Other than the Dublin Ghost Story Festival (which I can’t afford to attend), there’s not a lot happening this weekend of any significance. Which is fine, because there won’t be much to distract from observing HPL’s birthday today. I intend to read something by him later, provided both the two-legged and four-legged people in the house will leave me alone.
I thought I’d mark the occasion by sharing a few thoughts. It’s become particularly fashionable in recent years to bash the Gentleman From Providence. While this is nothing new, it seems to have gained momentum.
When I was younger, the most common complaint I heard was that Lovecraft’s prose was too purple. I didn’t pay that much attention to the criticism at the time because I was more into science fiction. It was only as my interest in fantasy began to eclipse my interest in SF that I really started getting into his work. I’ve always found his writing to be readable. While there is some merit to the complaints about Lovecraft’s style being outdated (which to a large degree boils down to matters of taste), they’re not a deal breaker for me.
Nor are the complaints about his racism. I’ve not read much of Lovecraft’s writings on race except where he deals with race in his fiction. In other words, I’ve not read much from his correspondence. But from what I’ve seen, he probably would be considered a racist, even by the standards of the day.
This does not bother me. While I certainly don’t share his views, I am mature enough to look at them in the context of when and where he wrote. Which is more than can be said for some people. It’s perfectly okay if you don’t like a writer’s work or his views. Or even the writer herself, if she’s still living and you’ve met her. It’s your choice not to read that writer if you choose not to and for whatever reason you choose.
Don’t scold the rest of us if we choose to read that writer and enjoy his/her/its/their works. Different people place different priorities on different things. If I choose not to read (or at least purchase) any books by a writer because of public statements they’ve made or actions they’ve taken, that’s my choice. My list of Authors I’m Not Gonna Waste My Time And Money On grows every year.
But I’m not going to say anyone else can’t or shouldn’t read that writer’s books/stories/graphic novels/grocery lists/etc. Nor am I going to bloviate and virtue signal in public about what a horrible person a writer is because he or she holds certain views. And I’m certainly not going to do that if the writer lived and wrote in a different time, place, or culture than me.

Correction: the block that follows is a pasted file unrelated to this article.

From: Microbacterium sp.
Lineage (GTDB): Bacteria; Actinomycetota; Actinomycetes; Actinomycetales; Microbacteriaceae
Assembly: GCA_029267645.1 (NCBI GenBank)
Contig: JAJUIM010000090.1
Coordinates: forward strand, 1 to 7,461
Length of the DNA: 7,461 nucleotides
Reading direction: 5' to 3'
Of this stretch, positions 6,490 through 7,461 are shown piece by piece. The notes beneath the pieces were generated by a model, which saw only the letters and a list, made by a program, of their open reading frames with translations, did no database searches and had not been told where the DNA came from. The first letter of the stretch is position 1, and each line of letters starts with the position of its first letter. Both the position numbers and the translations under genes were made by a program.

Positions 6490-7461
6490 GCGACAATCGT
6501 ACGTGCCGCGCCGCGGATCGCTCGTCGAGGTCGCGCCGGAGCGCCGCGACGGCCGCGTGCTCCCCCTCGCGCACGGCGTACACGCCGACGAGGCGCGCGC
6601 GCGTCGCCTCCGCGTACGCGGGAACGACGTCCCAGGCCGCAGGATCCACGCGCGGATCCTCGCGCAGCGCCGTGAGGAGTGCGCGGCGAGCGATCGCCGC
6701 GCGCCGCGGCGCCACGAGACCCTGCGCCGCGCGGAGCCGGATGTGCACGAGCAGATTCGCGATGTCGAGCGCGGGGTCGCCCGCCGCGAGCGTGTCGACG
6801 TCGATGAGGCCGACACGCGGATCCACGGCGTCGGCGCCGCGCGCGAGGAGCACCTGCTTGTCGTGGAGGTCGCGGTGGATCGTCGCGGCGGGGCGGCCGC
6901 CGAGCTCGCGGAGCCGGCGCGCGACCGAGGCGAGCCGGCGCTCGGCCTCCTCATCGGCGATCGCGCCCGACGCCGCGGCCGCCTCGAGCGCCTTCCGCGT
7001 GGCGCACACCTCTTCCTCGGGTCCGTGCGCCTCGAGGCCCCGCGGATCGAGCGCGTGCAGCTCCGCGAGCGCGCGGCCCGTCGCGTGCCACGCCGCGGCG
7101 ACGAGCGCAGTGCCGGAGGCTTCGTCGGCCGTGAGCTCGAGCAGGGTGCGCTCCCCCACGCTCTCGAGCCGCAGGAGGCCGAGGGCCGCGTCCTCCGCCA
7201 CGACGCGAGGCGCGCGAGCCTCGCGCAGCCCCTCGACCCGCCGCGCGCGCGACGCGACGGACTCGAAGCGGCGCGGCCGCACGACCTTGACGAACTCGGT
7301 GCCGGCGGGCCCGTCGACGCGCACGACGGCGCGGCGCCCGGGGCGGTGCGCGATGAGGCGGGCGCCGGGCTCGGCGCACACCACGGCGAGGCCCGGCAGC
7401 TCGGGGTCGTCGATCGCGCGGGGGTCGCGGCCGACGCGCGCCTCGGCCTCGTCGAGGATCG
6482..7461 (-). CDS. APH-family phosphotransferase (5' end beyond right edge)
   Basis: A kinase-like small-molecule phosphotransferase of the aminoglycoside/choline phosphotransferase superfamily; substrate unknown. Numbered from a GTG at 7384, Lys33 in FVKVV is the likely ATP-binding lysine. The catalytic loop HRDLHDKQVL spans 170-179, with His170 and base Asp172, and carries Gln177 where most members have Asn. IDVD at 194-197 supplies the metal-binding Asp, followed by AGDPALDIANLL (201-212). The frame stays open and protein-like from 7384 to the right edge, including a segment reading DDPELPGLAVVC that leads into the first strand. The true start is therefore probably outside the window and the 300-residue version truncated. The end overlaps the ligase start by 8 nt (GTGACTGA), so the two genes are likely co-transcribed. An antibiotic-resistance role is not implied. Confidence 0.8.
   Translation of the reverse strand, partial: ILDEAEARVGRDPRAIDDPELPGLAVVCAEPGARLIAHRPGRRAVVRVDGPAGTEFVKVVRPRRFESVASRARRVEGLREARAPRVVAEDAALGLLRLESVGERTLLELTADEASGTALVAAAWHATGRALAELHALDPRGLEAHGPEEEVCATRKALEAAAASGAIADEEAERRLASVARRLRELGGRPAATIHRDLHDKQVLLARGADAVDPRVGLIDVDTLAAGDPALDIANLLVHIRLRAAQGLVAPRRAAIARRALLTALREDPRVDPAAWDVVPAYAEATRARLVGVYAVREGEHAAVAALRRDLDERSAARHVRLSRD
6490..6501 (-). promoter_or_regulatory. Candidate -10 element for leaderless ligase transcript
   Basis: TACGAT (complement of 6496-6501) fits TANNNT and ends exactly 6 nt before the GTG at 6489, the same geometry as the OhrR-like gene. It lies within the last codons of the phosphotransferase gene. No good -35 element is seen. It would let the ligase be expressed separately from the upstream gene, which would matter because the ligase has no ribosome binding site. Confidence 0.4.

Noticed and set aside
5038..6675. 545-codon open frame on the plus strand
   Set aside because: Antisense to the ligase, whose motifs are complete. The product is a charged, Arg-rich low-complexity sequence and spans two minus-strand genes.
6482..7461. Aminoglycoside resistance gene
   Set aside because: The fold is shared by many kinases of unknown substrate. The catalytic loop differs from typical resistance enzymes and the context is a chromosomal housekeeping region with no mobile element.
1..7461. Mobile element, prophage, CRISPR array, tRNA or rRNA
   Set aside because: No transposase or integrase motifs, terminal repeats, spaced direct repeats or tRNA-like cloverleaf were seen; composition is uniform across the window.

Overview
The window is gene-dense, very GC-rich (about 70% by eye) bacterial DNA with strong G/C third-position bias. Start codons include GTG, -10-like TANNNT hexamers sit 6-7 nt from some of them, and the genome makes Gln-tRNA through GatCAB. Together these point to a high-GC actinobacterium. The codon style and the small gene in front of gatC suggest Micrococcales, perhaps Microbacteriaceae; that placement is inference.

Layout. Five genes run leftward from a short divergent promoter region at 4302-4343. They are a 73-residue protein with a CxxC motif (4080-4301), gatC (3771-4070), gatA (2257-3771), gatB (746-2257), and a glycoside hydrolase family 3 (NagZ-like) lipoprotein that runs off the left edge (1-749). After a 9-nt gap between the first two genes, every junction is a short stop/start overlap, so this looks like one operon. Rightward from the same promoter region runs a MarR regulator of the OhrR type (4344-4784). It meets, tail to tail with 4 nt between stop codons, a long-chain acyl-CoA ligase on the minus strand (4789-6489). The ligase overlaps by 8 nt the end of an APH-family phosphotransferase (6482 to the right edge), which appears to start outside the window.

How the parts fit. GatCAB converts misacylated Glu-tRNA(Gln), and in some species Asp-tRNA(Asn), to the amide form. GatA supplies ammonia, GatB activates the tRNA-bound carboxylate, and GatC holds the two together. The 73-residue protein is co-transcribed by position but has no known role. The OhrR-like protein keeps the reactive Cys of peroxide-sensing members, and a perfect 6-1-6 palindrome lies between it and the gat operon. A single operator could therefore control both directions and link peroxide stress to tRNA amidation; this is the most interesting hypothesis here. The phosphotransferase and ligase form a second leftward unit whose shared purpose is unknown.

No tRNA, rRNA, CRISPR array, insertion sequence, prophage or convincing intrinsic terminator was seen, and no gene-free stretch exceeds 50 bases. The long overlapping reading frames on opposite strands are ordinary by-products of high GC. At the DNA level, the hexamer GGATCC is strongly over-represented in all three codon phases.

I’m going to consider the context of when the work was created. I’ve lived long enough to see words and attitude go from being considered progressive and enlightened to being considered completely offensive and unacceptable in polite society. The standards of what is acceptable today will be what offensive tomorrow. I can take that into account. If I find the material too offensive, I’ll put put the book down. Everyone’s standards are different.
I can balance the things I don’t like with the things that appeal to me in Lovecraft’s work. His racial views aside, I have some deep philosophical differences with the man. Rather than detract from his work, I find that this can add to it. It gets me out of my echo chamber. As long as he doesn’t interrupt to give me a lecture on how I need to broaden my thinking or something, I’m going to enjoy the story first and foremost. How Lovecraft puts his ideas in the story in a way that doesn’t interrupt is of more interest to me than what those ideas are.
I think there’s still a lot to be gained by reading Lovecraft, especially if you keep the context of his times in mind. He was arguably the most influential horror writer of the 20th Century. I want to know what it is about his work that has so impacted people, in hopes that maybe I can have a smaller but similar effect in my own writing. If you aren’t willing to read him, well, that’s your choice, and I’ll respect it. Just leave those who choose to read and enjoy him alone.